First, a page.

The dramatic reduction in the use of restraints over the past few years, for instance, has changed the way providers must address the risk of falls. "Even side rails are not being used as much anymore. When I first started out in nursing, if you were a patient over 65, the side rails just automatically went up because we didn’t want you to fall," Grachek recalls. "The whole goal was to prevent falls by imposing barriers. But now I’m getting close to 65, and I don’t want you to put my side rails up, either."

The health care community has moved away from restraint so much that risk managers must reassess some of the fall reduction strategies that were sufficient in past years, she says. When patients are left to be more mobile, more creative fall-and-harm reduction strategies may be necessary, she says.

"A fall-reduction strategy might be, for instance, to have very low beds for residents at risk so that if they fall, they don’t have far to go," Grachek says. "But you need to tailor these strategies to your own setting. Those very low beds might be appropriate in a long-term setting, but in an acute care facility, it might not be feasible to provide care to someone so low to the floor."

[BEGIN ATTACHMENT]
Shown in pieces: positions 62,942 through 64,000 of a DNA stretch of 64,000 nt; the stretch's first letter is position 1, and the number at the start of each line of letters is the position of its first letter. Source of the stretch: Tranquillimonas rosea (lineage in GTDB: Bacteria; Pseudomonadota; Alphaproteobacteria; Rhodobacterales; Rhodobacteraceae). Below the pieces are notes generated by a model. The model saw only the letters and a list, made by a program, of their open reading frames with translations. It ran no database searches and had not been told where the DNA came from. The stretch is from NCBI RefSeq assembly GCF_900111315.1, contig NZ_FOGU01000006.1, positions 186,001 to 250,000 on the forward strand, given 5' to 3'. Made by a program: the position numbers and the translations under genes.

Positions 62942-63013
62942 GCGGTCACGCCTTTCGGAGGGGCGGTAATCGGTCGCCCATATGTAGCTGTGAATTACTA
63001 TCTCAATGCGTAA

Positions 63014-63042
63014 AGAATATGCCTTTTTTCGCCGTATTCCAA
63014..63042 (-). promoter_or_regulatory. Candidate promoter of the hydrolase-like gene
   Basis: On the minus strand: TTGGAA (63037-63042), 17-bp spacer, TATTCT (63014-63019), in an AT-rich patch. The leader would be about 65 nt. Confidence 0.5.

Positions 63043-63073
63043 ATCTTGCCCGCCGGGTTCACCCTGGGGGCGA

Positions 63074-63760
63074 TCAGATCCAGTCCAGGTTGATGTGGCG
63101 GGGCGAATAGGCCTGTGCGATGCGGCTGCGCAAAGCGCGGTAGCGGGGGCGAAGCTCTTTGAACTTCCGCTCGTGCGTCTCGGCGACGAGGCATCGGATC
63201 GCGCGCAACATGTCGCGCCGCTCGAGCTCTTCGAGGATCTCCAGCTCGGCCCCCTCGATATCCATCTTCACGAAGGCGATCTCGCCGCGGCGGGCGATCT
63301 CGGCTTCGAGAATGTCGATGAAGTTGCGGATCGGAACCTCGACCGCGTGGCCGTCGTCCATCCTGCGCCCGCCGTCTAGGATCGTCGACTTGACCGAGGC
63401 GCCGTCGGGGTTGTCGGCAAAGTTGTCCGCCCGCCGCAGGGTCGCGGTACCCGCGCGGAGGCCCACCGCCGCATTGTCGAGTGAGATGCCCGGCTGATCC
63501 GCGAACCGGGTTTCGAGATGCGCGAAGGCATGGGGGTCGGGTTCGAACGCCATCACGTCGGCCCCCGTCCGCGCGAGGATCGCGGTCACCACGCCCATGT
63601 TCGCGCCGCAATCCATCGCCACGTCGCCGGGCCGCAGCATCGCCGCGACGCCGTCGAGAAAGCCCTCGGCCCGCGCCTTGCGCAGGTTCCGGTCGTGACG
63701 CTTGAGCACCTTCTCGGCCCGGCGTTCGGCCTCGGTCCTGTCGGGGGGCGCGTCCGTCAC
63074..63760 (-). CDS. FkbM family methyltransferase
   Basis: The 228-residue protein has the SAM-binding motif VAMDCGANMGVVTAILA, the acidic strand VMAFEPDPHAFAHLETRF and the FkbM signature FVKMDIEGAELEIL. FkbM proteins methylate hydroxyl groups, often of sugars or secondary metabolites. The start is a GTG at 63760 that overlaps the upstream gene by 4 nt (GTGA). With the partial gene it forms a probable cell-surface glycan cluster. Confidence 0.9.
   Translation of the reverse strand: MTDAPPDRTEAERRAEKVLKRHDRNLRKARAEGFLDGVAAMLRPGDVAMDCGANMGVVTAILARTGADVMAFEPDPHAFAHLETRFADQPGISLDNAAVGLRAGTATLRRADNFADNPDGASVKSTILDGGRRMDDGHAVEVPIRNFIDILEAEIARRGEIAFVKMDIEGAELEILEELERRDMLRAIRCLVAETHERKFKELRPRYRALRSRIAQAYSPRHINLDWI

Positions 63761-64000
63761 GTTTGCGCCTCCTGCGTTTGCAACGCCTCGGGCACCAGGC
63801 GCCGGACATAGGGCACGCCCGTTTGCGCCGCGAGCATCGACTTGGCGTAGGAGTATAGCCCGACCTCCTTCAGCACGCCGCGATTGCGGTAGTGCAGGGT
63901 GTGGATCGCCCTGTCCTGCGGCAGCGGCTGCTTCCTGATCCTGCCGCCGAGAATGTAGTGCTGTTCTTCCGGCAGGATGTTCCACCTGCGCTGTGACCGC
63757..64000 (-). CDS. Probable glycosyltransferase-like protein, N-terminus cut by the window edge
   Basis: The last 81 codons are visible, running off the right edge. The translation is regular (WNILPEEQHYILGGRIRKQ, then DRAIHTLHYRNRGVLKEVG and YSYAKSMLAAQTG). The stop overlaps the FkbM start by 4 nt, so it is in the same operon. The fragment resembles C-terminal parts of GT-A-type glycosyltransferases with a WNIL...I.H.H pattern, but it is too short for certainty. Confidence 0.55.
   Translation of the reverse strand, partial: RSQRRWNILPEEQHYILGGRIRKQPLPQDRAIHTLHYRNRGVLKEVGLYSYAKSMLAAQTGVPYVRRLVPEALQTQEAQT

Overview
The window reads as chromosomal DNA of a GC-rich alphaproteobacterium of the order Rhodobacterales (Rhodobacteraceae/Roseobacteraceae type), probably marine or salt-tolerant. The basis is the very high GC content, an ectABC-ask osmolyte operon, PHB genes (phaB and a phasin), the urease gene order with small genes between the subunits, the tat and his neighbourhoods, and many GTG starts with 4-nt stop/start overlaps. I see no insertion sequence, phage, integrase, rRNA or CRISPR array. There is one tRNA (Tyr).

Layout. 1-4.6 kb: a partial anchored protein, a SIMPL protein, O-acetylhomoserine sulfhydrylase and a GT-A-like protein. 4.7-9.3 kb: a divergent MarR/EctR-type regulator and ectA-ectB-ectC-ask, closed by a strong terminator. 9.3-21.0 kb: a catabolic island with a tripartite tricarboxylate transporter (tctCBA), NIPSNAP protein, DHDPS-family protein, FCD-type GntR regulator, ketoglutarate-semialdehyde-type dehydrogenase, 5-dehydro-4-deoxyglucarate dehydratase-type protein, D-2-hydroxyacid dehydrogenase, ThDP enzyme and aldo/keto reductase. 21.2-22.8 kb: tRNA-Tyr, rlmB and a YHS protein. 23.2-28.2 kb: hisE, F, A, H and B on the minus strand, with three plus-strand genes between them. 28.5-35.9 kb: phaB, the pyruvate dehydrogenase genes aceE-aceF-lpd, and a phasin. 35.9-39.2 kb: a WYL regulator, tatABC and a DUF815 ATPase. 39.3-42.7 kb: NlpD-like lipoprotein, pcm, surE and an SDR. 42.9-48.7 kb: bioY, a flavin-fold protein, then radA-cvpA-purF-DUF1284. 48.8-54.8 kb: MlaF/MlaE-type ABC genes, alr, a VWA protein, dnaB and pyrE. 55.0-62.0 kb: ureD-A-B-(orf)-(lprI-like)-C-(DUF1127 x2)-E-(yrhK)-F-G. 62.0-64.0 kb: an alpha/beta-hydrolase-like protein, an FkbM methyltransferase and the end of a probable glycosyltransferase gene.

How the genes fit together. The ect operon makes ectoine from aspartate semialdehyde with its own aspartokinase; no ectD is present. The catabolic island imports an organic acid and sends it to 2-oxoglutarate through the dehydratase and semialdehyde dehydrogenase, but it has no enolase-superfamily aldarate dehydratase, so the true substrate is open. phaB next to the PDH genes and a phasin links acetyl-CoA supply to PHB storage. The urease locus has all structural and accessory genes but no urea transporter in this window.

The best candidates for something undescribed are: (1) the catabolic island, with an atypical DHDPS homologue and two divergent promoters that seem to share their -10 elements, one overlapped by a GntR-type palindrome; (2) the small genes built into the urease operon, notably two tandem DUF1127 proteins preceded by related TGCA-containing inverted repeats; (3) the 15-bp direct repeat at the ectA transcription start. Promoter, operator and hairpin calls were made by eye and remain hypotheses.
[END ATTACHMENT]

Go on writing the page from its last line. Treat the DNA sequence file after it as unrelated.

Start now to reduce harm from falls

As with surgical fires, Grachek notes that risk managers should address the risk of harm from patient falls whether JCAHO adopts the National Patient Safety Goals or not. And if they are adopted, she says risk managers will be glad they started reducing risk as early as possible. The first step, she says, is to gather data about your current situation.

"It’s all about continuous improvement. The first thing to do is identify your falls rate and then set realistic goals for reducing the fall rate," Grachek says. "You will need to collect data that helps guide your efforts in reducing the severity of falls and multiple falls. When I was in a nursing home setting, we would have weeks with a high number of falls, but that may not have been a high number of individuals falling."